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Trump slams Fed chair, questions climate change and threatens to cancel Putin meeting

The president said of the central bank: "They're making a mistake because I have a gut, and my gut tells me more sometimes than anybody else's brain can ever tell me."

President Trump sits at his desk in the Oval Office during an interview Tuesday with The Washington Post.
President Trump sits at his desk in the Oval Office during an interview Tuesday with The Washington Post.Read moreJabin Botsford / Washington Post

WASHINGTON – President Trump placed responsibility for recent stock market declines and this week's announcement of General Motors plant closures and layoffs on the Federal Reserve during an interview Tuesday, shirking any personal blame for cracks in the economy and declaring that he is "not even a little bit happy" with his hand-selected central bank chairman.

In a wide-ranging and sometimes discordant 20-minute interview with The Washington Post, Trump complained at length about Federal Reserve Chair Jerome "Jay" Powell, whom he nominated last year. When asked about declines on Wall Street and GM's announcement that it was laying off 15 percent of its workforce, Trump responded by criticizing higher interest rates and other Fed policies, though he insisted that he is not worried about a recession.

"I'm doing deals, and I'm not being accommodated by the Fed," Trump said. "They're making a mistake because I have a gut, and my gut tells me more sometimes than anybody else's brain can ever tell me."

He added: "So far, I'm not even a little bit happy with my selection of Jay. Not even a little bit. And I'm not blaming anybody, but I'm just telling you I think that the Fed is way off-base with what they're doing."

Sitting at the Resolute Desk in the Oval Office, Trump also threatened to cancel his scheduled meeting with Russian President Vladimir Putin at a global summit this week in Argentina because of Russia's maritime clash with Ukraine.

Asked whether he thought Putin was within his rights to capture three Ukrainian ships and their crews Sunday in the Black Sea, Trump said he was awaiting a "full report" from his national security team Tuesday evening about the incident. "That will be very determinative," Trump said. "Maybe I won't have the meeting. Maybe I won't even have the meeting."

When asked whether Russia's aggression is a cause for concern for the American people, Trump responded with a more forceful critique of Putin's actions than those he has delivered in the past.

"I don't like that aggression," he said. "I don't want that aggression at all. Absolutely. And by the way, Europe shouldn't like that aggression. And Germany shouldn't like that aggression."

Trump also dismissed the federal government's landmark report released last week finding that damages from global warming are intensifying around the country. The president said that "I don't see" climate change as man-made and that he does not believe the scientific consensus.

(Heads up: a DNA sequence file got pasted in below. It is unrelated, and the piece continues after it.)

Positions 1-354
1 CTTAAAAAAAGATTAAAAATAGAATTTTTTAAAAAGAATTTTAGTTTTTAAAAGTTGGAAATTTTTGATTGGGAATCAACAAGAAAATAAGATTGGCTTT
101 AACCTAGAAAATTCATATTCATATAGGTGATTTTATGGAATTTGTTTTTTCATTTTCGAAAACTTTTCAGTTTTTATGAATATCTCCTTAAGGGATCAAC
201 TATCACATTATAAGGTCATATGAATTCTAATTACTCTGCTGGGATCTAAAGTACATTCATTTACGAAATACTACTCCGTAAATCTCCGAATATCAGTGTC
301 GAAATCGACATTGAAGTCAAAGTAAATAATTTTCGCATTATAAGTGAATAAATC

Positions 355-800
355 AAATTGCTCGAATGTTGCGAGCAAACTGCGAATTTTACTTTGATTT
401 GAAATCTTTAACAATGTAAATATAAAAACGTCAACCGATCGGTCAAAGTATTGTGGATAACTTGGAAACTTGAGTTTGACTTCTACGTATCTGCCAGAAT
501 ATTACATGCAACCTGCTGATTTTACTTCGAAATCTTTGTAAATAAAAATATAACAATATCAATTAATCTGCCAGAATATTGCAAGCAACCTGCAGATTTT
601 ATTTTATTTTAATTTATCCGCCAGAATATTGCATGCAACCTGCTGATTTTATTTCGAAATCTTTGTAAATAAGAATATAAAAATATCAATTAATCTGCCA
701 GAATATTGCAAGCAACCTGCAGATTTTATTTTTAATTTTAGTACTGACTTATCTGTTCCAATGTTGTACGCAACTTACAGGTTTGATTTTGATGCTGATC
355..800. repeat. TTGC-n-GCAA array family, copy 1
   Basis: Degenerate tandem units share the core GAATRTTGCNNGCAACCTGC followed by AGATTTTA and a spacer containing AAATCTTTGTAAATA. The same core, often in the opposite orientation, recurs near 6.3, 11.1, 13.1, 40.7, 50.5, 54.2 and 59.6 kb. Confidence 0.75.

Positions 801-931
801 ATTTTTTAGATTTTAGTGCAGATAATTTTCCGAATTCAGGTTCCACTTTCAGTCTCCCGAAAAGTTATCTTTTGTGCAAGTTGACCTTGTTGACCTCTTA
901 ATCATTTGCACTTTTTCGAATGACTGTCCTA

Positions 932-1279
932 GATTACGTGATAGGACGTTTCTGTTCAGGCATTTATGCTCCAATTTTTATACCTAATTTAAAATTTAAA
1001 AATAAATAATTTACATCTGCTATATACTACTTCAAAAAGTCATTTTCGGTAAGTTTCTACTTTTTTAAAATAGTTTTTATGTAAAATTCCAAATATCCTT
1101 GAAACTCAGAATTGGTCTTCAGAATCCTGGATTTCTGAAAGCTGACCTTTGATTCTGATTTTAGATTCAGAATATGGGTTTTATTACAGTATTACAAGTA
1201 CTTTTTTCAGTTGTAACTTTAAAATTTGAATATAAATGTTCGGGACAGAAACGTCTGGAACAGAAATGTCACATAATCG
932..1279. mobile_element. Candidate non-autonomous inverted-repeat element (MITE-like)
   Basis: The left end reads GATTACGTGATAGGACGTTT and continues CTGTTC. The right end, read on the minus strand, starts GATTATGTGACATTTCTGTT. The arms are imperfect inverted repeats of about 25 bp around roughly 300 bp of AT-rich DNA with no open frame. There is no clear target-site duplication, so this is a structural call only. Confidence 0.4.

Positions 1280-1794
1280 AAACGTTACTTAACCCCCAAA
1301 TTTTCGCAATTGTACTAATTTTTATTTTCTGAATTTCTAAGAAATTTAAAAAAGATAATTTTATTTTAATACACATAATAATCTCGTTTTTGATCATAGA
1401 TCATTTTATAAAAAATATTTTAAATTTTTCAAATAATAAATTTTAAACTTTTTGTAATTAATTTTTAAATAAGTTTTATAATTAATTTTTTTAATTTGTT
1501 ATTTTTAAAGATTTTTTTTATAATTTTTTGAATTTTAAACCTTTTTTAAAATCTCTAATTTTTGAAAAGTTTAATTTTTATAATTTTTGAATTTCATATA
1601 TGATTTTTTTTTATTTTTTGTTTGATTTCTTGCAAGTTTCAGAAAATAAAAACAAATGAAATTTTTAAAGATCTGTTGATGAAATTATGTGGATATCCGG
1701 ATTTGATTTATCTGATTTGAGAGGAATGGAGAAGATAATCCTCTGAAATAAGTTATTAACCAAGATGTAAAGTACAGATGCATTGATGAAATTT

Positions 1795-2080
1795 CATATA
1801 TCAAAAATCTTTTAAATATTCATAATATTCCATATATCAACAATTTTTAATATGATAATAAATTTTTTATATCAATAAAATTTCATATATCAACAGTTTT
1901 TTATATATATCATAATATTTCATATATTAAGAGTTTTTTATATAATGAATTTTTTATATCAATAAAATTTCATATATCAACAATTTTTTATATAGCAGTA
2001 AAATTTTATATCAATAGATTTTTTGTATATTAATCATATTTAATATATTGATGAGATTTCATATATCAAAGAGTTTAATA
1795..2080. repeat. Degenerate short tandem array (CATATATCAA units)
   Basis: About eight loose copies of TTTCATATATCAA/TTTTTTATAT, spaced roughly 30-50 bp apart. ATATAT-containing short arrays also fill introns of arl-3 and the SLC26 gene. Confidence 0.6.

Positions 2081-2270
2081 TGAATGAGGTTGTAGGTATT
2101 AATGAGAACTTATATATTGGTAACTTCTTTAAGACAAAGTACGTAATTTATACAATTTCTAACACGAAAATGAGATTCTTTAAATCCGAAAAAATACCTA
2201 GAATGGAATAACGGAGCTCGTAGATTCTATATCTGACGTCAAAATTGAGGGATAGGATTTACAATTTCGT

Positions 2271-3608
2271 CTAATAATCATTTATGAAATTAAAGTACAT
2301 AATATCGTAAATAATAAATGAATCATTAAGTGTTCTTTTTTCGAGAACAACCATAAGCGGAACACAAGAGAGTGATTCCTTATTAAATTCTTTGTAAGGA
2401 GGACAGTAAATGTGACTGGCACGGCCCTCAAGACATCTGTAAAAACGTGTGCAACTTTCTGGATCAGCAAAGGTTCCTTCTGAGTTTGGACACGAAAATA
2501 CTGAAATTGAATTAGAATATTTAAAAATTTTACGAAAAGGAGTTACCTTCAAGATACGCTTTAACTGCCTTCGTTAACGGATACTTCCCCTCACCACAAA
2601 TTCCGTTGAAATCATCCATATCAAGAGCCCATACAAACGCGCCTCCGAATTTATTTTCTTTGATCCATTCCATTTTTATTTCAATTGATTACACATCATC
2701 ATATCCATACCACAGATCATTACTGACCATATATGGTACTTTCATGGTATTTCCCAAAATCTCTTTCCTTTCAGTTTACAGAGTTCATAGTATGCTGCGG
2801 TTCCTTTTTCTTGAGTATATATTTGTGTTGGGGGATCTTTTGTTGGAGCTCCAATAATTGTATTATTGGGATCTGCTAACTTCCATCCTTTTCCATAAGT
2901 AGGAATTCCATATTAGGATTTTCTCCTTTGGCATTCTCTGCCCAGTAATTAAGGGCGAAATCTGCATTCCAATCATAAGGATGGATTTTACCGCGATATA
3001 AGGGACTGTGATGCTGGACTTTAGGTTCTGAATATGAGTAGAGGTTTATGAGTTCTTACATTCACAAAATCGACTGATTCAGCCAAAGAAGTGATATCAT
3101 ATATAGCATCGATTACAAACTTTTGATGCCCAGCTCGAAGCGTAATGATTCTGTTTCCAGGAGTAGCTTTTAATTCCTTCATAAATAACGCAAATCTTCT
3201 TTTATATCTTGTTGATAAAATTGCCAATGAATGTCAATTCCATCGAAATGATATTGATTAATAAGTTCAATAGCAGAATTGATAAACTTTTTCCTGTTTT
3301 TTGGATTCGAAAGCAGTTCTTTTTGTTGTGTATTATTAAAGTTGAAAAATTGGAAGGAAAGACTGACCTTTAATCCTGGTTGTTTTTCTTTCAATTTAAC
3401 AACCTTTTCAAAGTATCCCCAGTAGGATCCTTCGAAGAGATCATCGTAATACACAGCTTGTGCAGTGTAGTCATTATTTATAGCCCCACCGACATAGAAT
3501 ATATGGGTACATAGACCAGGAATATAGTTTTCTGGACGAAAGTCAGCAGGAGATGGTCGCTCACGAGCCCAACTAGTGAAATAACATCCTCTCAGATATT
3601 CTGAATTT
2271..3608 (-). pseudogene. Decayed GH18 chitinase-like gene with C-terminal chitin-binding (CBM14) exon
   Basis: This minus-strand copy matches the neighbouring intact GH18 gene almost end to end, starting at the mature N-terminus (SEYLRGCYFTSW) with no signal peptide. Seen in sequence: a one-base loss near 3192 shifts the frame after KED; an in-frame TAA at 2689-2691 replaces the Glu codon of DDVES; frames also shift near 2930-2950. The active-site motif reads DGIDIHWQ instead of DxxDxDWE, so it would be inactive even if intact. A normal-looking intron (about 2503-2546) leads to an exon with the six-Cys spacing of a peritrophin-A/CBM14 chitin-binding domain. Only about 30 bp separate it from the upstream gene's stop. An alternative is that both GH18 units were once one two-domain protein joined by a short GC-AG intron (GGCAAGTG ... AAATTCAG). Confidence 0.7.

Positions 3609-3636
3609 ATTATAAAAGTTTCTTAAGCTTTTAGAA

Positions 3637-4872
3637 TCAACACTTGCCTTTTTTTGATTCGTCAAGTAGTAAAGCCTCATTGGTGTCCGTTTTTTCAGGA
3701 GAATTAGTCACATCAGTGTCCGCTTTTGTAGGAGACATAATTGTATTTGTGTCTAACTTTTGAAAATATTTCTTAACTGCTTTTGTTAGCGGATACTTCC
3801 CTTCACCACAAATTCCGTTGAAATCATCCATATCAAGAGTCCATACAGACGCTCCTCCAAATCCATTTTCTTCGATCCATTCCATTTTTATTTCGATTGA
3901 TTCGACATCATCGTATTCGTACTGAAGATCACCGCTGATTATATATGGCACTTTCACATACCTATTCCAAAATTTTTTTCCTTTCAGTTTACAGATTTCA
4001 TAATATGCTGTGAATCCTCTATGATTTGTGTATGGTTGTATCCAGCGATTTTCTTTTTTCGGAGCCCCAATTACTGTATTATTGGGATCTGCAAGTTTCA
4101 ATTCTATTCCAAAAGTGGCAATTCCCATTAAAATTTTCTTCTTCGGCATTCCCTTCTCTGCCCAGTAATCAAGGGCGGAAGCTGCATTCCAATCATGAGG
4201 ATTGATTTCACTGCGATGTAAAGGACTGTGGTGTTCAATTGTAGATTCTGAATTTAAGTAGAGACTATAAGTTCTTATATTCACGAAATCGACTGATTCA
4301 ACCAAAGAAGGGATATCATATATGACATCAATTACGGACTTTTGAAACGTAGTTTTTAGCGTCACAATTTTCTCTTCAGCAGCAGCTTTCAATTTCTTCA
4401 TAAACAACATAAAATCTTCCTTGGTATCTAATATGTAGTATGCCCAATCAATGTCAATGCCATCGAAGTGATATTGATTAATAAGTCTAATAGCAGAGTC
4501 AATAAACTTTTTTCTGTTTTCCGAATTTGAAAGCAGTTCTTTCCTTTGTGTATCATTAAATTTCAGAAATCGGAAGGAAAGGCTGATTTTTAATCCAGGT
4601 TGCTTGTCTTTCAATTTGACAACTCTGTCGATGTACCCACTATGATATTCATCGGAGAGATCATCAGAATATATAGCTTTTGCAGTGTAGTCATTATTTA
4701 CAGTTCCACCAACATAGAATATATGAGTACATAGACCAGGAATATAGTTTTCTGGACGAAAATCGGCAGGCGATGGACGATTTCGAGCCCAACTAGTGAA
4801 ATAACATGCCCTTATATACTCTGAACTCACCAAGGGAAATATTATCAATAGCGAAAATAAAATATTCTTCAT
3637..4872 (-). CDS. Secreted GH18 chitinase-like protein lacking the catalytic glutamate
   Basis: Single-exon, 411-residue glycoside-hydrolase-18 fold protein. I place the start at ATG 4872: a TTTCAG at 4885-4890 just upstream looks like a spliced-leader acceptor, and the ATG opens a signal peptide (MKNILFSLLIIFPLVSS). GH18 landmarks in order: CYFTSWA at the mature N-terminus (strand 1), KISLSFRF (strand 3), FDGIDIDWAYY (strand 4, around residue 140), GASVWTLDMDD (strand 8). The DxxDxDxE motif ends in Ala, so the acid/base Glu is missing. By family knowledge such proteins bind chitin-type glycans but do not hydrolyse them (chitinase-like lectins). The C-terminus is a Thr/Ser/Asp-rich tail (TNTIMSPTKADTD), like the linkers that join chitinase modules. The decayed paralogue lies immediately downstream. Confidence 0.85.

"One of the problems that a lot of people like myself, we have very high levels of intelligence but we're not necessarily such believers," Trump said. "You look at our air and our water, and it's right now at a record clean."

The president added of climate change, "As to whether or not it's man-made and whether or not the effects that you're talking about are there, I don't see it."

The comments were Trump's most extensive yet on why he disagrees with the dire National Climate Assessment released by his own administration Friday, which found that climate change poses a severe threat to the health and financial security of Americans, as well as to the country's infrastructure and natural resources.

Trump again questioned the CIA's assessment that Saudi Arabia's crown prince ordered the assassination of journalist Jamal Khashoggi, a contributor to The Post, and said he considered Crown Prince Mohammed bin Salman's repeated denials in his decision to maintain a close alliance with the oil-rich desert kingdom.

"Maybe he did and maybe he didn't," Trump said. "But he denies it. And people around him deny it. And the CIA did not say affirmatively he did it, either, by the way. I'm not saying that they're saying he didn't do it, but they didn't say it affirmatively."

Trump said he could visit with Mohammed on the sidelines of the Group of 20 summit, though no formal meeting has been scheduled.

The CIA has assessed that Mohammed ordered Khashoggi's killing and has shared its findings with lawmakers and the White House, according to people familiar with the matter. Intelligence assessments are rarely, if ever, ironclad, and Trump has repeatedly stressed that there is no evidence that would irrefutably lay the blame at Mohammed's feet.

But the CIA based its overall assessment of Mohammed's role on a number of pieces of compelling evidence, including intercepted communications; surveillance from inside the Saudi Consulate in Istanbul, where Khashoggi was killed in October; and the agency's analysis of Mohammed's total control of the Saudi government.

Meanwhile, Trump said he had "no intention" of moving to stop special counsel Robert Mueller III's investigation of Russian interference in the 2016 election.

"The Mueller investigation is what it is. It just goes on and on and on," he said. When pressed on whether he would commit to letting the probe continue until its conclusion, Trump stopped short of making an explicit pledge.

"This question has been asked about me now for almost two years," he said, at which point counselor Kellyanne Conway chimed in, "A thousand times."